According to studies presented at a recent medical meeting, 67 percent to 75 percent of patients given treatment including either boceprevir or telaprevir, respectively, had what doctors call a cure. That's defined as no sign of the hepatitis C virus six months after their last dose. Importantly, only about a quarter of black patients are helped by standard therapy but adding one of the new drugs more than doubled their cure rates.

People getting their first-ever treatment did best, but the studies also found improvements in hard-to-treat patients like Graham.

"The fourth time did the trick," says Graham, who volunteered for an early telaprevir study and says he's been hepatitis-free for three years.

The new drugs do add side effects to the flulike symptoms and other complaints of existing treatment. Telaprevir's main risk is a rash that is sometimes severe, and boceprevir's is anemia.

"The future looks very bright beyond telaprevir and boceprevir," notes Dr. Fred Poordad of Cedars-Sinai Medical Center in Los Angeles, who has studied both drugs and consults for several companies. He points to additional drugs in earlier-stage testing that promise to target more types of hepatitis C and perhaps eventually allow for pill-only, interferon-free treatment.

Manufacturers haven't said how much the new drugs will add to the price of treatment that already can cost $30,000, albeit far cheaper than a liver transplant.

A stickier issue: Not everyone suffers serious liver damage and it's hard to predict who will, raising questions about exactly who needs treatment even as drug companies help push for more screening."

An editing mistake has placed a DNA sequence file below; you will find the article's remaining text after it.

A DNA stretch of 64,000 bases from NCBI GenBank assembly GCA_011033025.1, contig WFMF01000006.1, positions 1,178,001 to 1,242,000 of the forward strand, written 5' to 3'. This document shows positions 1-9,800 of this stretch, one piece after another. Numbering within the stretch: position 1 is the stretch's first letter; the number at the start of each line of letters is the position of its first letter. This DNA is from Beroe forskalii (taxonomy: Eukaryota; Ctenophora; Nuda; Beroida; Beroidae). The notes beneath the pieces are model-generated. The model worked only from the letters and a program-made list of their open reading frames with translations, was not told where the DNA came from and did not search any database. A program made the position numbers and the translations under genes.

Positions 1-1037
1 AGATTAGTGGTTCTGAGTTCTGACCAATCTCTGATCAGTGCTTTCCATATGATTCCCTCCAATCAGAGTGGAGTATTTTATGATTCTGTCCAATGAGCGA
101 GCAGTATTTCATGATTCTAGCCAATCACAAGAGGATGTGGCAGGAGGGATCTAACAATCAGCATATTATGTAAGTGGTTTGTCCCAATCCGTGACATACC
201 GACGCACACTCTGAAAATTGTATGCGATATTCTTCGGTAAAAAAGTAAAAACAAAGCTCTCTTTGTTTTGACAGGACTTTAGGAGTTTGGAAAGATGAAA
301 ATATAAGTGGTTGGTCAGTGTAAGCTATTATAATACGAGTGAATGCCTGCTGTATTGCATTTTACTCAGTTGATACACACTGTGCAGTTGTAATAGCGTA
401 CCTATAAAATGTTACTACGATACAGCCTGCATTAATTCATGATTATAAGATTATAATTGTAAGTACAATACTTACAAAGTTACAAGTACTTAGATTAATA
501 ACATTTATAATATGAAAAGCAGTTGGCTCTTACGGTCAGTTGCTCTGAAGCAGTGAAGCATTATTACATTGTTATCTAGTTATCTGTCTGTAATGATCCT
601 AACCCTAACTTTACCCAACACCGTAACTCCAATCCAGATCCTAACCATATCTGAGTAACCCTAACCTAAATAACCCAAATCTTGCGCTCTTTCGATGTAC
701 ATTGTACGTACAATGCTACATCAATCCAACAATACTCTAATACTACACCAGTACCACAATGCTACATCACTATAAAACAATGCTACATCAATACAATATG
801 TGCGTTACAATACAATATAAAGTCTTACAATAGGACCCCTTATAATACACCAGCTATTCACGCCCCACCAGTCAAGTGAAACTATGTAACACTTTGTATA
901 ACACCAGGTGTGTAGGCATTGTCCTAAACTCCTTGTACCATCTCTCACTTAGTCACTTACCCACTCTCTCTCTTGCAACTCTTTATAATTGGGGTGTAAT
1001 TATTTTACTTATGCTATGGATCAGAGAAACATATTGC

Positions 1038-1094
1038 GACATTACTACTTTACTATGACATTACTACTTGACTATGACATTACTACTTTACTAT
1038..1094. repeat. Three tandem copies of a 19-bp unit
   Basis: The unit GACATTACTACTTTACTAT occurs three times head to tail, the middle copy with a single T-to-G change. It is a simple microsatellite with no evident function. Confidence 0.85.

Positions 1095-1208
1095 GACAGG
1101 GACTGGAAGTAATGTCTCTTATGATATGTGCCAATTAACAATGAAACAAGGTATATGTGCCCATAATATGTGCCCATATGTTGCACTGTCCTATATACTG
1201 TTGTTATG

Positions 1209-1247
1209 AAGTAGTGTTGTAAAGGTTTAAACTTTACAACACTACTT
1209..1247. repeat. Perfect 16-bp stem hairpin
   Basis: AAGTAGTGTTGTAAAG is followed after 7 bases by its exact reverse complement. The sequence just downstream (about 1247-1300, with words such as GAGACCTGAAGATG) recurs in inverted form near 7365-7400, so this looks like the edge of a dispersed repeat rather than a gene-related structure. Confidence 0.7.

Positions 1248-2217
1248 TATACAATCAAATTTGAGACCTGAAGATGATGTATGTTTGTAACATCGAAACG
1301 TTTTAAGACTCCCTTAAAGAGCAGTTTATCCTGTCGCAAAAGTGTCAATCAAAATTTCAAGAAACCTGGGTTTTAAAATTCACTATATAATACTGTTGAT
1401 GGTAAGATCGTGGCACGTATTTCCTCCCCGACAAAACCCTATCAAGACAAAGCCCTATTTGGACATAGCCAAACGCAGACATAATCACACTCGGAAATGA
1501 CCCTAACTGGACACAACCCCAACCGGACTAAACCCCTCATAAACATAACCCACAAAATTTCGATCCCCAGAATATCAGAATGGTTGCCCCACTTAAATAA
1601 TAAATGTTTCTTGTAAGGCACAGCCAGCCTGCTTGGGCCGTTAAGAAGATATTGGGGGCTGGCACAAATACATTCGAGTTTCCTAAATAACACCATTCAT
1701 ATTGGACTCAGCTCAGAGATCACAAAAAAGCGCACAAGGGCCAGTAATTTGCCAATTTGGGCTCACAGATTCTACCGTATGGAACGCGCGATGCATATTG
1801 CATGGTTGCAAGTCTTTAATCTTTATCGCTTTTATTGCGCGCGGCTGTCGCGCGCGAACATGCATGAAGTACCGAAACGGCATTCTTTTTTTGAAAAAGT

That's a concern, acknowledges Jeff Levi of the nonprofit Trust for America's Health, also a screening proponent. But when to treat is a doctor-patient decision, and "anyone with chronic infection you do want to be monitoring so you can intervene at the right moment," he adds.

Plus, people with hepatitis C should avoid alcohol and consider other liver-protection steps - and know how to avoid infecting others, he stresses.

Stay tuned: The CDC has begun a study at four hospitals - in New York, Detroit, Houston and Birmingham, Ala. - to see if a one-time hepatitis C test for baby boomers makes sense. Among the boomers, black men in their 50s are at particular risk. CDC plans new guidelines next year.

Meanwhile, "start that conversation" at a routine doctor's visit by asking about hepatitis C risks and testing, Ward advises boomers.

____

EDITOR's NOTE - Lauran Neergaard covers health and medical issues for The Associated Press in Washington